Corporate financial planning is an overarching business process that sets the financial goals and objectives for a company. Business owners and managers will often boil down this process to a few essential factors, including creating a standard budget for all departments, setting expected rates of return for each type of business investment, setting short- and long-term financing plans, and forecasting costs or sales revenues for business activities. These activities do not always involve accountants; business or financial analysts typically handle these tasks.
A standard budget consists of the planned expenditures for all departments in a company. Each year, owners, directors and executive managers will draw up the budget based on previous accounting information. Increases or decreases will be discussed at this time to determine how much the company should plan to spend on operations. The standard budget helps companies track variances and discover why they occur. Variances are not bad if the reason for the higher expenditures came from unplanned demand for goods or services.
Expected rates of return is a corporate finance tool that helps set certain expectations in corporate financial planning. This figure is also the return on investment for a project. For example, the company may desire that all business opportunities have a 15 percent rate of return. A basic measurement for this is revenue generated divided by the total cost of investment. The classic formula for return on investment is the gain from investment less initial cost divided by the initial cost. Projects under the 15 percent threshold are commonly passed over in favor of other options.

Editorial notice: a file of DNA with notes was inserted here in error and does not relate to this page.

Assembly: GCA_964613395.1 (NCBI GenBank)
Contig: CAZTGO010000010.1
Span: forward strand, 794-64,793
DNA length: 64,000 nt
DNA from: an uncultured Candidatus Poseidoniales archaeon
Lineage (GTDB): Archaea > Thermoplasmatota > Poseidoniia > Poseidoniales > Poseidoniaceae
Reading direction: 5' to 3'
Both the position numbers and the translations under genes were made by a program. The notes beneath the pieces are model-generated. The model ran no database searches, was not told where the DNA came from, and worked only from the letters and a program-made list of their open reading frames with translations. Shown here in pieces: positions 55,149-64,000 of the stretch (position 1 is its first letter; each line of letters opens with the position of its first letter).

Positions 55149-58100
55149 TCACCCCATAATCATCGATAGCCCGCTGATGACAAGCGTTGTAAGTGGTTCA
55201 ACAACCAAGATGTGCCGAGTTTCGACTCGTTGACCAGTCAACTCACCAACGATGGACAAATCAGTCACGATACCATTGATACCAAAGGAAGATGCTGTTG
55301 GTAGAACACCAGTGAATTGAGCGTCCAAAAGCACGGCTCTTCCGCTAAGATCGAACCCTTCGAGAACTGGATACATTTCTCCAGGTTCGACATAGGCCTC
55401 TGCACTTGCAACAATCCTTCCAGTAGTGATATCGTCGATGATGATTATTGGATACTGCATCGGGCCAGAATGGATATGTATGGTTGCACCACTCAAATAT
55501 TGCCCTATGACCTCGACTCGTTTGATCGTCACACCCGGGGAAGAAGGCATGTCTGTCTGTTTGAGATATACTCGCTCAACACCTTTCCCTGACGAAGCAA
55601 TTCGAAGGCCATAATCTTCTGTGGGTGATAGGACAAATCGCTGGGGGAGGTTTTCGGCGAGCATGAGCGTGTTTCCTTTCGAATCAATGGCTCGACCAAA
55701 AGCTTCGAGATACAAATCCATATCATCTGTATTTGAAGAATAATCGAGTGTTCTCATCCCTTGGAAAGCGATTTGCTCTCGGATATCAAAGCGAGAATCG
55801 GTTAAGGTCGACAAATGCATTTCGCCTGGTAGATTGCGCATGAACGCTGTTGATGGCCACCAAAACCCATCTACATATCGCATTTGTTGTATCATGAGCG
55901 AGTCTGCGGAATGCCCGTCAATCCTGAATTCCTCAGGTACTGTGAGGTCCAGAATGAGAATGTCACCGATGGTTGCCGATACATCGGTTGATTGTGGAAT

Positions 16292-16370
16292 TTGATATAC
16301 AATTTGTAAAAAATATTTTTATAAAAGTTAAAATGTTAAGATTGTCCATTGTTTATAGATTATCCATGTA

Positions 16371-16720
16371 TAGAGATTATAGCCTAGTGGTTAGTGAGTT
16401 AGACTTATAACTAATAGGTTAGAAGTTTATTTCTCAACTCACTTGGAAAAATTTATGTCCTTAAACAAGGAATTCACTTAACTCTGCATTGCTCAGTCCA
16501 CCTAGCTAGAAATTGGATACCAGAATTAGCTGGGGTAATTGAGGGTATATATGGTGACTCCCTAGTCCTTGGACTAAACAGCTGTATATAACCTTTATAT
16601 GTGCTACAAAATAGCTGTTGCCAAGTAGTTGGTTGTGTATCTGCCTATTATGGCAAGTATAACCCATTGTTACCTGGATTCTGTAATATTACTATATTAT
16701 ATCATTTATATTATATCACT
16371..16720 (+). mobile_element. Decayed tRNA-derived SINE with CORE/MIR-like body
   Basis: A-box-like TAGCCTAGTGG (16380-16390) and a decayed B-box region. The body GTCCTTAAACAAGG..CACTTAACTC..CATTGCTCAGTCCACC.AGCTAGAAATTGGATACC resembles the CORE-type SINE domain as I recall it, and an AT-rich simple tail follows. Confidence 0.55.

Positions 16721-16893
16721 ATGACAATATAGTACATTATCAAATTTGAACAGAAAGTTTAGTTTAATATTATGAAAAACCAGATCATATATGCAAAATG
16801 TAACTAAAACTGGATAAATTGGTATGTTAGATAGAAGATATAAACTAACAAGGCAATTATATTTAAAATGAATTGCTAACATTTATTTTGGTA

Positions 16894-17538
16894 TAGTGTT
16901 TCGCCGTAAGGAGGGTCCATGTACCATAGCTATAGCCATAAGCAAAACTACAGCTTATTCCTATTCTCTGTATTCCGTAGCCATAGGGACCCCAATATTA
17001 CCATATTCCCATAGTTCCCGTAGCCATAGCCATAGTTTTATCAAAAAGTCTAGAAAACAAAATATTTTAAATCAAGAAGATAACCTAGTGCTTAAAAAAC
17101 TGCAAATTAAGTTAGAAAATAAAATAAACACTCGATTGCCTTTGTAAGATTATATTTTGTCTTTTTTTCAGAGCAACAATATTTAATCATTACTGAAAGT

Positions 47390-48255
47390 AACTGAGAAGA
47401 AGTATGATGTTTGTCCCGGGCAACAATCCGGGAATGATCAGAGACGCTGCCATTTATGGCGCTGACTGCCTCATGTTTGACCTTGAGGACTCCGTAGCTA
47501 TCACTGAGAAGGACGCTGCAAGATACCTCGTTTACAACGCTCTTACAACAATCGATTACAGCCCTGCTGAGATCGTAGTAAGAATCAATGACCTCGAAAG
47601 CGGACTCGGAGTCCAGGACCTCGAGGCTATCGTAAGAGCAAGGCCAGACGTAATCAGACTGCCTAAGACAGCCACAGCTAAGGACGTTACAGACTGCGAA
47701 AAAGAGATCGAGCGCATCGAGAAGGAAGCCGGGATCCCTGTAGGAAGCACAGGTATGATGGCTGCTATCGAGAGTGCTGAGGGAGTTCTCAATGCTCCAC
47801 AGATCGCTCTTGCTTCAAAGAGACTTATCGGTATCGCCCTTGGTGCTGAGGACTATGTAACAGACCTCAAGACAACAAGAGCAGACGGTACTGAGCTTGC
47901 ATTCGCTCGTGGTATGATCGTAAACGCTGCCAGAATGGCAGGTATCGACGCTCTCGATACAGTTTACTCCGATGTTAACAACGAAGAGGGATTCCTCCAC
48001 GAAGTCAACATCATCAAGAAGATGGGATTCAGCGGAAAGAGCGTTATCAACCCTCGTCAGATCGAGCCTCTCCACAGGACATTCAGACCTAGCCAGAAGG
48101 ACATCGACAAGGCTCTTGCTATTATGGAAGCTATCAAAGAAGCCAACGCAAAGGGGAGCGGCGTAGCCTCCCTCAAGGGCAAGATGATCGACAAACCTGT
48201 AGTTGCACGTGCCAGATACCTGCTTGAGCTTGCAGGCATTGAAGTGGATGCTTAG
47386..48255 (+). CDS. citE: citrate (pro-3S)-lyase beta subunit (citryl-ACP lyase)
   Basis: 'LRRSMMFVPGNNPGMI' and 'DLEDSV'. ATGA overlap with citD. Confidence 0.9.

Corporate financial planning typically requires companies to set short and long-term financing goals. Short-term financing involves the use of, or opportunity to use, credit lines or other loans on an as-needed basis. This helps avoid drops in cash flow that come from the inability to collect accounts receivable or sell inventory in order to generate cash. Long-term financing options help companies have options for business expansion, equipment financing, or other loans available through previous relationships with banks, lenders, or investors.
Economic forecasting allows a company to determine which internal or external factors can create business risk. Corporate financial planning focuses on mitigating internal factors such as poor production methods, wasted resources, or the inability to acquire new resources from suppliers or vendors. External factors are the taxes or fees associated with entering new markets or releasing new products. Business and financial analysts will look for opportunities that result in the highest return at the lowest risk.